The nature of computing has changed dramatically over the last decade, and more innovation is needed to weather the gathering data storm.
When subatomic particles smash together at the Large Hadron Collider in Switzerland, they create showers of new particles whose signatures are recorded by four detectors. The LHC captures 5 trillion bits of data — more information than all of the world’s libraries combined — every second. After the judicious application of filtering algorithms, more than 99 percent of those data are discarded, but the four experiments still produce a whopping 25 petabytes (25×10E15 bytes) of data per year that must be stored and analyzed. That is a scale far beyond the computing resources of any single facility, so the LHC scientists rely on a vast computing grid of 160 data centers around the world, a distributed network that is capable of transferring as much as 10 gigabytes per second at peak performance.
Google’s Alon Halevy believes that the real breakthroughs in big data analysis are likely to come from integration — specifically, integrating across very different data sets. “No matter how much you speed up the computers or the way you put computers together, the real issues are at the data level,” he said. For example, a raw data set could include thousands of different tables scattered around the Web, each one listing crime rates in New York, but each may use different terminology and column headers, known as “schema.” A header of “New York” can describe the state, the five boroughs of New York City, or just Manhattan. You must understand the relationship between the schemas before the data in all those tables can be integrated.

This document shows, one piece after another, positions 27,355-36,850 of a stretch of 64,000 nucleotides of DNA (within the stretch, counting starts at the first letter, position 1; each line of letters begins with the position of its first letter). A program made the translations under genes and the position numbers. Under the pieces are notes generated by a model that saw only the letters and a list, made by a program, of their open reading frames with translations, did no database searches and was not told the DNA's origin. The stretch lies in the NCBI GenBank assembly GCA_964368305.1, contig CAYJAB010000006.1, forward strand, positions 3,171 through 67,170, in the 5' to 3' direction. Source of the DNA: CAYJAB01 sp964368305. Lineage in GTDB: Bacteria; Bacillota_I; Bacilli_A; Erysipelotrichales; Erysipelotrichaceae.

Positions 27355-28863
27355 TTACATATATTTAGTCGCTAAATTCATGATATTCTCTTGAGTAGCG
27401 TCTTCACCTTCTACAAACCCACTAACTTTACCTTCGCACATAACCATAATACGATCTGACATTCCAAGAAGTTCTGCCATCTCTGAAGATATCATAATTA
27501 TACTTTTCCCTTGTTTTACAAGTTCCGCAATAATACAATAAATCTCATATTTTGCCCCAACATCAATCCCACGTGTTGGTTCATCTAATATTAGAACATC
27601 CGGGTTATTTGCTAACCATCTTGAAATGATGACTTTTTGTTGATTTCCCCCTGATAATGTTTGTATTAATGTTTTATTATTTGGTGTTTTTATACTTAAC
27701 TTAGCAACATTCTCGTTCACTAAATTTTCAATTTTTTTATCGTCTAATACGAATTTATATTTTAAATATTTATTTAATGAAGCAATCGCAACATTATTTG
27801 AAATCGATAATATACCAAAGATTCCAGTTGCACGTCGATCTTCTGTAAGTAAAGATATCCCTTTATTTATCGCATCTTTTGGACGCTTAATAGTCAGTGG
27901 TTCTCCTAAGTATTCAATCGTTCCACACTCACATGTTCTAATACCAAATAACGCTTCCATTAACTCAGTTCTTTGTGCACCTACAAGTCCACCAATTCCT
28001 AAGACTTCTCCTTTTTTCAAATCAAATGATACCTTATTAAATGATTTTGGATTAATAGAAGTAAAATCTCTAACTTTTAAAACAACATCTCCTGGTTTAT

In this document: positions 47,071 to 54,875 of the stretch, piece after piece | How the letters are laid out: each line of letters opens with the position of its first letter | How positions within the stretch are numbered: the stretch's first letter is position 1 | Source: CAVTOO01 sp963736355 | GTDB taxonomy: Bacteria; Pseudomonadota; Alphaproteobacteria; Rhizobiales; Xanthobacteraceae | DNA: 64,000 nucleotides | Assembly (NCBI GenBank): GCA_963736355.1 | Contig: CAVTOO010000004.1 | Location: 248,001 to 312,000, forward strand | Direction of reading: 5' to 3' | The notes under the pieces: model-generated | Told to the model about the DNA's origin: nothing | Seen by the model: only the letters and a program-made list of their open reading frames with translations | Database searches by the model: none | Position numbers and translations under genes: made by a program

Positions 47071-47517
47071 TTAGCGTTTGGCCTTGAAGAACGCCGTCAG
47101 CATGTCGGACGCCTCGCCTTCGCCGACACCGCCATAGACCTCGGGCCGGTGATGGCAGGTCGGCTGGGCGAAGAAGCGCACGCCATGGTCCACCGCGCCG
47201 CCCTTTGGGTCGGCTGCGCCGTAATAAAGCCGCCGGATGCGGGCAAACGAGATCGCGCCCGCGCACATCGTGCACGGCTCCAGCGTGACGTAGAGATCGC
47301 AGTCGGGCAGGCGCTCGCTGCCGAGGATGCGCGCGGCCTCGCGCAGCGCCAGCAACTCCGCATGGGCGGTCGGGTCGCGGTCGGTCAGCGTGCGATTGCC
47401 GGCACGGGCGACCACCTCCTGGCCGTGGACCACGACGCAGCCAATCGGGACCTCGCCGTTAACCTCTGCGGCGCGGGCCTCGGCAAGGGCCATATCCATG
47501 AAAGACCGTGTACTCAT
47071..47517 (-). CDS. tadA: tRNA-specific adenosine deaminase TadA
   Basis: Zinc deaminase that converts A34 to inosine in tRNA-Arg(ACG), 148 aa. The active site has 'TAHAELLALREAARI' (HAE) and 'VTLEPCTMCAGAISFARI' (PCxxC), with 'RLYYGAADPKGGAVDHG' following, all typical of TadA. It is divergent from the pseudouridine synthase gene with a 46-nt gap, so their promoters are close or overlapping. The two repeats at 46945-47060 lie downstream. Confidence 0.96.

That, in turn, requires breakthroughs in techniques to analyze the semantics of natural language. It is one of the toughest problems in artificial intelligence — if your machine-learning algorithm aspires to perfect understanding of nearly every word. But what if your algorithm needs to understand only enough of the surrounding text to determine whether, for example, a table includes data on coffee production in various countries so that it can then integrate the table with other, similar tables into one common data set? According to Halevy, a researcher could first use a coarse-grained algorithm to parse the underlying semantics of the data as best it could and then adopt a crowd-sourcing approach like a Mechanical Turk to refine the model further through human input. “The humans are training the system without realizing it, and then the system can answer many more questions based on what it has learned,” he said.
Chris Mattmann, a senior computer scientist at NASA’s Jet Propulsion Laboratory and director at the Apache Software Foundation, faces just such a complicated scenario with a research project that seeks to integrate two different sources of climate information: remote-sensing observations of the Earth made by satellite instrumentation and computer-simulated climate model outputs. The Intergovernmental Panel on Climate Change would like to be able to compare the various climate models against the hard remote-sensing data to determine which models provide the best fit. But each of those sources stores data in different formats, and there are many different versions of those formats.
Many researchers emphasize the need to develop a broad spectrum of flexible tools that can deal with many different kinds of data. For example, many users are shifting from traditional highly structured relational databases, broadly known as SQL, which represent data in a conventional tabular format, to a more flexible format dubbed NoSQL. “It can be as structured or unstructured as you need it to be,” said Matt LeMay, a product and communications consultant and the former head of consumer products at URL shortening and bookmarking service Bitly, which uses both SQL and NoSQL formats for data storage, depending on the application.